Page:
The Phantom of the Opera
In case you’re just joining us: Poor Christine Daaé can’t catch a break. The waify Parisian opera dancer was orphaned by her violist dad, separated from her childhood sweetheart and taught to sing by a mysterious tutor who refuses to reveal his face to her. And just when it seems like her luck’s about to turn around—her man is back and she’s been tapped to step in for a capital-D diva soprano—her jealous vocal coach starts terrorizing the management and dropping heavy ornaments on the patrons.
Webber and Hart’s Phantom is a lot like its leading lady for whom so many men carry a lifelong torch; if you loved her then, you’ll probably still love her now. On its fifth Chicago visit, almost two decades after its American premiere, this sturdily mounted tour reveals both that which was thrillingly right and that which was cringingly wrong with the original product. Prince’s shadowy staging is mostly luminous, even spectacular (the chandelier is famous for crashing, but its ascension during the overture is far more exciting), with the exception being poorly judged purple indulgences in the dungeon sequences. Meanwhile, Gaston Leroux’s original creepy novel is betrayed by Hart’s Cheez Whiz lyrics and Webber’s midcareer slouch toward treacle-pop.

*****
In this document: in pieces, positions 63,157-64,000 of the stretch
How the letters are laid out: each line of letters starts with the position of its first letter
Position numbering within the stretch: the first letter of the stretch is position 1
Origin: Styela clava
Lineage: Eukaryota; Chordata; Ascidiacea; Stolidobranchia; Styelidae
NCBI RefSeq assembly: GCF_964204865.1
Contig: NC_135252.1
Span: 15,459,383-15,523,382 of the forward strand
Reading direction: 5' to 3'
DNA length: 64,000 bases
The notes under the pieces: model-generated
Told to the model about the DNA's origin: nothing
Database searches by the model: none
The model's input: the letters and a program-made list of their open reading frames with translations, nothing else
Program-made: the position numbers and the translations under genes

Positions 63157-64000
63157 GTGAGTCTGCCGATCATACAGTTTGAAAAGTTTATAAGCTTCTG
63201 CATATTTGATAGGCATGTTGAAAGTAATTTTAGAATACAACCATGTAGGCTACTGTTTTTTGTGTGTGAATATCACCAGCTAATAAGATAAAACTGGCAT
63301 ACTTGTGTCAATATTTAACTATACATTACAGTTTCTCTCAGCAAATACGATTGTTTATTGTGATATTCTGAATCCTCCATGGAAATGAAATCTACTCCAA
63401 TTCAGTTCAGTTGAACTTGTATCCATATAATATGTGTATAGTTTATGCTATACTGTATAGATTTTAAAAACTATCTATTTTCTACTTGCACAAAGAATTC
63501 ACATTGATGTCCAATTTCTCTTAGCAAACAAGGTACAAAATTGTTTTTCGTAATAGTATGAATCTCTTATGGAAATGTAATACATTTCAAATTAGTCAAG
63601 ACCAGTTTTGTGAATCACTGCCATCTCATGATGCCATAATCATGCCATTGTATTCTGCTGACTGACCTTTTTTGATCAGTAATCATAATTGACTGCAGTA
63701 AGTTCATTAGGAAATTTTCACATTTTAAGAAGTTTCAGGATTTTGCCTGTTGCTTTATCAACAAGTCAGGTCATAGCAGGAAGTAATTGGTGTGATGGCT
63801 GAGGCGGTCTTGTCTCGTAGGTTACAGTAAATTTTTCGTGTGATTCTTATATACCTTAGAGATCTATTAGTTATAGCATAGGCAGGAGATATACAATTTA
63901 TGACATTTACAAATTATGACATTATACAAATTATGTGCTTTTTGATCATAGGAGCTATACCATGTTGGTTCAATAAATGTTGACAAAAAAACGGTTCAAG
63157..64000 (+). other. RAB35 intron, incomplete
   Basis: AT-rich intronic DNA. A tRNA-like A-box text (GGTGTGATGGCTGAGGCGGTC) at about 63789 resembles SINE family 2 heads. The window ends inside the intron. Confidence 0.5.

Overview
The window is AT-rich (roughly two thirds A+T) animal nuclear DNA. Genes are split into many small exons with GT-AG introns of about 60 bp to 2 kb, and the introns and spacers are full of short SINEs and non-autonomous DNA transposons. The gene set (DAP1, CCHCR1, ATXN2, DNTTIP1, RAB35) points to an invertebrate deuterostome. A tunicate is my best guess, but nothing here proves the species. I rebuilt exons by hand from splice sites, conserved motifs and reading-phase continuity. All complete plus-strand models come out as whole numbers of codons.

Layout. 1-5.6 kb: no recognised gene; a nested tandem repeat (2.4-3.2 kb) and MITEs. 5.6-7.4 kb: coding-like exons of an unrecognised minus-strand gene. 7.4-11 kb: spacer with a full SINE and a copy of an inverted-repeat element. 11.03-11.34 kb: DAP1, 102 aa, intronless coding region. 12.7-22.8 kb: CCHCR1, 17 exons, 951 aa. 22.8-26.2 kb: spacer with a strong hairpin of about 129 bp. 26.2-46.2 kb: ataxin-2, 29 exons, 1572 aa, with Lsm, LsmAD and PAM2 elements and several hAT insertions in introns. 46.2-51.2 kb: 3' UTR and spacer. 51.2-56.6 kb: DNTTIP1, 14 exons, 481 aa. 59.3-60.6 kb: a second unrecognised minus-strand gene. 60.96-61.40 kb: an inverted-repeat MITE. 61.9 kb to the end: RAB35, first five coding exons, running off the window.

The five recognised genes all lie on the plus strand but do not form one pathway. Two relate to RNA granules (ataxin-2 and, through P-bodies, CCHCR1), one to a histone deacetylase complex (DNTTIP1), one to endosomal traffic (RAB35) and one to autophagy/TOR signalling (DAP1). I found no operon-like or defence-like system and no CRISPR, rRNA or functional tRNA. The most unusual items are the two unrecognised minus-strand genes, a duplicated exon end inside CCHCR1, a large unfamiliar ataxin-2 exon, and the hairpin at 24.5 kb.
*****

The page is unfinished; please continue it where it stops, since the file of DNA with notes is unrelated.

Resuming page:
Most shows that have been on the road this long tend to have bed head, but this one looks perfectly unmussed. Yet if there’s nothing particularly distinguished about these principal’s voices, consider the material they’re given.